E Street Nation—as his legion of fans worldwide are known–is a tight knit community of people who come together to celebrate music that transcends time and place.

The latest tour celebrates “The River”, a 1980 masterpiece that was an elegy to growing up, moving out, gaining distance from your parents, leaving your hometown, falling in love and coming to some understanding of life compromise’s and your own mortality.

I bought the album when I was 16 years old, way back when vinyl was king.

For me, “The River” spoke to life’s mysteries—love, the open road, independence and dreams—those that are compromised or lost. But what’s amazing about Bruce’s music-and the music of other greats—is that the material still resonates well into the audience’s AARP years. From teenage angst to middle age—the songs take on new and deeper meaning.

We went with a group—and the prevailing wisdom beyond the sheer entertainment value of the show and the marveling at the performer’s stamina– was the fact that the songs take you back and still have meaning today. That’s a rare and very unique experience.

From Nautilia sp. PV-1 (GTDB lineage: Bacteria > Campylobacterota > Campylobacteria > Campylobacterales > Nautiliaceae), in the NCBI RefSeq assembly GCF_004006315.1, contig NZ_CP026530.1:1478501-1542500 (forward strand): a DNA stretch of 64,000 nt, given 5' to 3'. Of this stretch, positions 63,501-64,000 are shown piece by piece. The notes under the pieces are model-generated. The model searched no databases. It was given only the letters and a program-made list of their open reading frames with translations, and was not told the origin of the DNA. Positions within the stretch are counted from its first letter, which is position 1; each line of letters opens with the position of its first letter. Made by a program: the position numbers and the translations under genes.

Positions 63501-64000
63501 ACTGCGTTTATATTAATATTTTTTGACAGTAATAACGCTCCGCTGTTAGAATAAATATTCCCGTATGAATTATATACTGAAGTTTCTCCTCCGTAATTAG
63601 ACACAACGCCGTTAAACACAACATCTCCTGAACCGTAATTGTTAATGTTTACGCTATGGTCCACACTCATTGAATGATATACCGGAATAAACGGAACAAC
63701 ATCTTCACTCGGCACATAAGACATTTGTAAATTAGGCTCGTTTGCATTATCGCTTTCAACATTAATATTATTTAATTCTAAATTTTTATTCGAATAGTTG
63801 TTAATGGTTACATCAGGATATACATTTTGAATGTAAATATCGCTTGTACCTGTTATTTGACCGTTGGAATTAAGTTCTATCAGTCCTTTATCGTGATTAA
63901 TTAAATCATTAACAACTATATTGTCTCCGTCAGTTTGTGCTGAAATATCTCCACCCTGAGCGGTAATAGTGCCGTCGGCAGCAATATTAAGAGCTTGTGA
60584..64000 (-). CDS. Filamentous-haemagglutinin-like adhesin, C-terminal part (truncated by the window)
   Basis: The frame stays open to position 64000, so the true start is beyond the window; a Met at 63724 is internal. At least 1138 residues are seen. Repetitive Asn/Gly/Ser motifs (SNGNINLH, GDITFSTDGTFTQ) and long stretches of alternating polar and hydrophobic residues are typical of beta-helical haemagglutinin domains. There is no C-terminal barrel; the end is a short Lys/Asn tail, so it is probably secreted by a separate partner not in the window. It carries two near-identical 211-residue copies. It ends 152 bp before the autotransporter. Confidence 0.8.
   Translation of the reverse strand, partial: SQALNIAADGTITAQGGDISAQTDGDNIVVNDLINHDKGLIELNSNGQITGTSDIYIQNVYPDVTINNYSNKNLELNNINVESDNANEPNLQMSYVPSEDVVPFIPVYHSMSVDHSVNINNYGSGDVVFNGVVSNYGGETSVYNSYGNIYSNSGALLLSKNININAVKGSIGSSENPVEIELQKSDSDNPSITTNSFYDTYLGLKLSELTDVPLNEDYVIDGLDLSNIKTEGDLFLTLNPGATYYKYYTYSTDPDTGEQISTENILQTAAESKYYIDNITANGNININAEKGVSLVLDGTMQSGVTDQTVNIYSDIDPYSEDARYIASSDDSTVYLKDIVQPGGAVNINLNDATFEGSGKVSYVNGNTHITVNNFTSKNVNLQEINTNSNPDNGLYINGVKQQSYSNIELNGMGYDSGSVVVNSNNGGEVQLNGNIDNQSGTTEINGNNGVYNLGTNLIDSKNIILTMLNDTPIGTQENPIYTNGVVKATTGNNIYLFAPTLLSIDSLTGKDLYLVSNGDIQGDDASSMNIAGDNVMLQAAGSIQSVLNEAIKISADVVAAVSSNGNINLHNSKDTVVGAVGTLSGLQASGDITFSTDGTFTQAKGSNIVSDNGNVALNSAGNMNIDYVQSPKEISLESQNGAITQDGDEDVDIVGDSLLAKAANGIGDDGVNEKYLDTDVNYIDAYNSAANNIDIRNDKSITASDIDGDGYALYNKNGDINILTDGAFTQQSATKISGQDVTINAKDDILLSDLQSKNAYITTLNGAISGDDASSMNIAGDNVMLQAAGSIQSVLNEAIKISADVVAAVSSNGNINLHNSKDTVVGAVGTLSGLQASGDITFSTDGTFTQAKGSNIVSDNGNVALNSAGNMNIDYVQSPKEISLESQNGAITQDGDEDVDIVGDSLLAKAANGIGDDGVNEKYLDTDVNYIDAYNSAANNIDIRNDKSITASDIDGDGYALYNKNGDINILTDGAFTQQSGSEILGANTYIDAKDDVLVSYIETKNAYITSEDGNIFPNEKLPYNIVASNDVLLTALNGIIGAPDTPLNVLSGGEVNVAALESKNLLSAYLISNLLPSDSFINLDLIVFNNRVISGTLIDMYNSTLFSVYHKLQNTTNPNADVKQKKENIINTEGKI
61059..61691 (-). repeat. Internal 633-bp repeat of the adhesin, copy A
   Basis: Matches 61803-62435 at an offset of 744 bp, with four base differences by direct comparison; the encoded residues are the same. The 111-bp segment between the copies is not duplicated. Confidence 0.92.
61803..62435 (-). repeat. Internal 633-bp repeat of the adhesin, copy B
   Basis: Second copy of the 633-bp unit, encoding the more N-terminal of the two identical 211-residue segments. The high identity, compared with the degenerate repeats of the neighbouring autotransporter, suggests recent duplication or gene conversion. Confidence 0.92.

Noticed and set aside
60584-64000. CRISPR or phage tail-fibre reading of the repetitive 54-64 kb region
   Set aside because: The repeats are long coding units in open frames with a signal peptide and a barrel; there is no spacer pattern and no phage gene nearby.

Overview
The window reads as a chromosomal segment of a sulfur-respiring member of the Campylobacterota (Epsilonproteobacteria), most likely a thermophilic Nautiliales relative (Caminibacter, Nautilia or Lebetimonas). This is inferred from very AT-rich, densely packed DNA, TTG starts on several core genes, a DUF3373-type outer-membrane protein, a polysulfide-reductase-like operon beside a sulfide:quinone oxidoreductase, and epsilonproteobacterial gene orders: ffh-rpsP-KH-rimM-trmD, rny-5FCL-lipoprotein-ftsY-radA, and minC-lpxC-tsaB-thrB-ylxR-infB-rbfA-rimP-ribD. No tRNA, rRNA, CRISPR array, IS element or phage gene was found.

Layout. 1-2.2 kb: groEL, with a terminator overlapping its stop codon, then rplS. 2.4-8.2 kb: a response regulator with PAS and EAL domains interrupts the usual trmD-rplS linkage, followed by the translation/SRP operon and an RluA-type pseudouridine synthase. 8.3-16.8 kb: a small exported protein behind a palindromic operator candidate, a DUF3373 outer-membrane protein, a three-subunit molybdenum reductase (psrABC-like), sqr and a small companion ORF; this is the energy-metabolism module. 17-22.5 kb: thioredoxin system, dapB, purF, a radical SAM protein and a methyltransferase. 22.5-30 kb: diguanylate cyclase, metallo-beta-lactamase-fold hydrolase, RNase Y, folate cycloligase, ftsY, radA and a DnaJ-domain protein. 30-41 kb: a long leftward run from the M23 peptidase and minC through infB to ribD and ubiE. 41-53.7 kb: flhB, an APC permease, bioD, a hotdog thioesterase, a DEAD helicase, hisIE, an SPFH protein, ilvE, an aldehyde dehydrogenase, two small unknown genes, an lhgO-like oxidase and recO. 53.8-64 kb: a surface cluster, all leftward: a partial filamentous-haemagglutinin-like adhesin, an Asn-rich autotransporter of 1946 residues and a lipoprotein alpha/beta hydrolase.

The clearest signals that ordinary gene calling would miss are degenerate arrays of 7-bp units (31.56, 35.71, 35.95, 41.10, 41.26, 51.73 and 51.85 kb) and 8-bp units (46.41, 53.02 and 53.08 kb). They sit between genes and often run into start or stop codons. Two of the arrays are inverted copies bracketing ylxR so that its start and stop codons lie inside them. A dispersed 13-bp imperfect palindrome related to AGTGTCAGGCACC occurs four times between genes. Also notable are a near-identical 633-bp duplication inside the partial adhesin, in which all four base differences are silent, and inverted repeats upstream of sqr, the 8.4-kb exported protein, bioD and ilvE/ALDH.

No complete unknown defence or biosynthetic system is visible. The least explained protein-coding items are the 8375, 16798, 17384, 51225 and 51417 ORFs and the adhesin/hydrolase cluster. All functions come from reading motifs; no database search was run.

The other takeaway is what we knew we were witnessing rare artistry and we openly wondered who if anybody would still be relevant to audience’s 40 years from today.

The Springsteen concert took place one day after The Grammy’s, so today’s hottest acts were fresh on our minds. But will any of them endure and transcend the moment? Bieber? Lady Gaga?

Our small sample thinks Ed Sheeran and Chris Stapleton may have legs, but the rest—we’re not so sure.

2016 has been a sad year for those who like the legendary artists. We lost Glenn Frey, Bowie, Paul Kantner, Natalie Cole, Lemmy and the great Maurice White and it’s only February.

We are here for a moment in time. Bruce told the audience that The River is about mortality, doing our jobs, raising our families and doing some good in the world.

Yes indeed.

From the song “Stolen Car”

“And I’m driving a stolen car.  On a pitch black night.  And I’m telling myself I’m gonna be alright.  But I ride by night and I travel in fear.  That in this darkness I will disappear.”

Hopefully not for a very long time and not without having made a difference to those we love.